BILLINGS – Area schools fundraise for Relay for Life with Relay Recess and Battle of The Bridge.
The Relay for Life of Yellowstone County takes place Friday, July 12.
One fundraiser for the event that schools take part in is called Relay Recess.
What started with two teachers selling popcorn they made in their own kitchen has turned into something that this year raised close to $10,000 for cancer prevention and awareness.
Shepherd and Huntley Project engage in some friendly competition of fundraising for the Relay for Life called the Battle of The Bridge.
One young lady played a special part in Huntley’s Relay Recess.
Meet Riley. Her favorite color is pink, and she is a cancer survivor.
At age 3, doctors discovered a tumor on her spinal cord.
In the process of having it removed, Riley became a quadriplegic.
“The doctor said she’d probably never move her hands again. By that afternoon she was wiggling her fingers. I mean, she’s just a fighter and she’s so strong, and although her cancer did put her in a wheelchair that doesn’t define her she’s feisty as ever,” Riley’s mother, Jessica Knickerbocker, said.
She is now a sassy 1st grader at Huntley Project.
The relay recess lets students and teachers honor cancer survivors and fighters in their own BIG way.
“They released the balloons, that was her favorite part to watch the balloons go, they had popsicles and snacks and tattoos and music time, lots of fun stuff, she really did enjoy it,” Knickerbocker said.
Riley will not get to be on the track at the Relay.
“We won’t be able to go to the Relay for Life event this Friday, it was great that she got to do the Relay Recess,” Knickerbocker said.
“With Riley she had a spinal cord tumor so it kind of messed up her heating and cooling system so on a hot day like this we have to stay inside with the A.C.,” Knickerbocker said.
Riley’s classmates rallied around her, another student, and a beloved teacher named Iona who is also a survivor.
“Kids never stare,” Knickerbocker said, “We’ve had issues with adults doing it. Kids will just go up and be like, “Why are you in a wheelchair? And she’ll answer that ‘My wheels are my legs,’, and they’re like ‘Hey okay you want to come do this?’.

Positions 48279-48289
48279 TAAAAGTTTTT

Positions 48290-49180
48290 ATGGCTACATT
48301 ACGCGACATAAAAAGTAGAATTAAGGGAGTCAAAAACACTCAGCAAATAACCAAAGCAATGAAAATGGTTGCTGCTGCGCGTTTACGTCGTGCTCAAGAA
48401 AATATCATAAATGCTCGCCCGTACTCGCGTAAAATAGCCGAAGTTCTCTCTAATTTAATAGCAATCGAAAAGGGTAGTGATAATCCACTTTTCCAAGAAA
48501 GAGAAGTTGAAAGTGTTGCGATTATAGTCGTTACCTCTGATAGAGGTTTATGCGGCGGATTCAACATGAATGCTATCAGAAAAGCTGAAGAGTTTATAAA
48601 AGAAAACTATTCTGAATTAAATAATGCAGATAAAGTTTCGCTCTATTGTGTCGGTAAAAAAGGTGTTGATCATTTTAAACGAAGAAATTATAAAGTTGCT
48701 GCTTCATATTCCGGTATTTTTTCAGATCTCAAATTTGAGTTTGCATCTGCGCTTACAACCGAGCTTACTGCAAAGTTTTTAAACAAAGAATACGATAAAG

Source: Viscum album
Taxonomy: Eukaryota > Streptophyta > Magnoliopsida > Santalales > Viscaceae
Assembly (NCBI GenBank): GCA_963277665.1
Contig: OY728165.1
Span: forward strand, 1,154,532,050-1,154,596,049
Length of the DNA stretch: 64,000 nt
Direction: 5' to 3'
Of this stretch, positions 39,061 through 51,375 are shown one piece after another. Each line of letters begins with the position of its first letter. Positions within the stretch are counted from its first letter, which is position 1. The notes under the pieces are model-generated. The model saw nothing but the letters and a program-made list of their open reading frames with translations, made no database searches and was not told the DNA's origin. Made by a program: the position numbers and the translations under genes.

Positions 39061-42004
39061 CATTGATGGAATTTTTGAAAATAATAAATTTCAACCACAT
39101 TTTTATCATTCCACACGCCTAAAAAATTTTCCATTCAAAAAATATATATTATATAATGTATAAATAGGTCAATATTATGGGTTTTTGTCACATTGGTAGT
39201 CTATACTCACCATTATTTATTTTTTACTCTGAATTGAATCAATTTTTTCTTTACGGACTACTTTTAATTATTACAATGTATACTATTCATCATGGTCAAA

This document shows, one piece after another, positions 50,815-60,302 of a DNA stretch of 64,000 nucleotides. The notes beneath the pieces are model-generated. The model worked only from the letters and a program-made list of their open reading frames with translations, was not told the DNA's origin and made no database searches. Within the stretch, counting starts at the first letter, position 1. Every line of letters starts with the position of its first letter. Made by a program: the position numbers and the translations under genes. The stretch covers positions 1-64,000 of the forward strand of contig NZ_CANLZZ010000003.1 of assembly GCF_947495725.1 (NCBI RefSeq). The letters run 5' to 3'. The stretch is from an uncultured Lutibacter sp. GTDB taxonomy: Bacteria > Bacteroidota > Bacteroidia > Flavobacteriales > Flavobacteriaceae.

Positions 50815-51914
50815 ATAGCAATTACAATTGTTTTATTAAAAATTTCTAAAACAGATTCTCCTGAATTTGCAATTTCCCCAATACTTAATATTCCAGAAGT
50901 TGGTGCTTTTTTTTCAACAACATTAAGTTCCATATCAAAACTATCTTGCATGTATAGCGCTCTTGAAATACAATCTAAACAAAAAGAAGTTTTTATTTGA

“She’s not judged by it, she’s not seen by her wheelchair for any means,” Knickerbocker said, “Her friends just love and adore her. It’s just great to see kids being kids,”.
What started as two teachers selling popcorn turned into something that this year raised close to $10,000 for cancer prevention and awareness.
“It’s something truly special, it gives you hope for the future, hope for a cure, and that’s really the reason we’re there,” Guinevere Ayers of the Relay for Life said.
Riley may not get to physically get to attend the track, but she will be the hearts of many on the track, and will have a luminaria with her name on it there.
“The luminaria ceremony is absolutely gorgeous, it’s twilight, you light the bags, and it’s just a special moment of reflection,” Ayers said, “Relay for Life really does give hope, so when we light those luminarias, it’s something truly special. It gives you hope for the future, hope for a cure, and that’s the reason we’re there.”
A day to honor, a day to remember, and a day to keep up the fight.
“Knowledge is power, so we’re always willing to share Riley’s story, and what we’ve gone through, what she’s gone through, and she really is a trooper, at one point we thought that she wouldn’t move her arms or talk because of her cancer, and she showed them all wrong,” Knickerbocker said.
“ Riley has a fire in her, her mom has a fire in her, and If we can have more people help light the world and help cure cancer, it makes everything worth it, every hour, every day, all the things leading up to Relay, in that moment it’s worth it,” Ayers said.
In the future, Riley plans to use her “Make A Wish” to visit the Disney princesses.
The winner of the “Battle of the Bridge” will be announced by the creators of “Relay Recess,” and Relay Grand Marshalls at 8:30 p.m.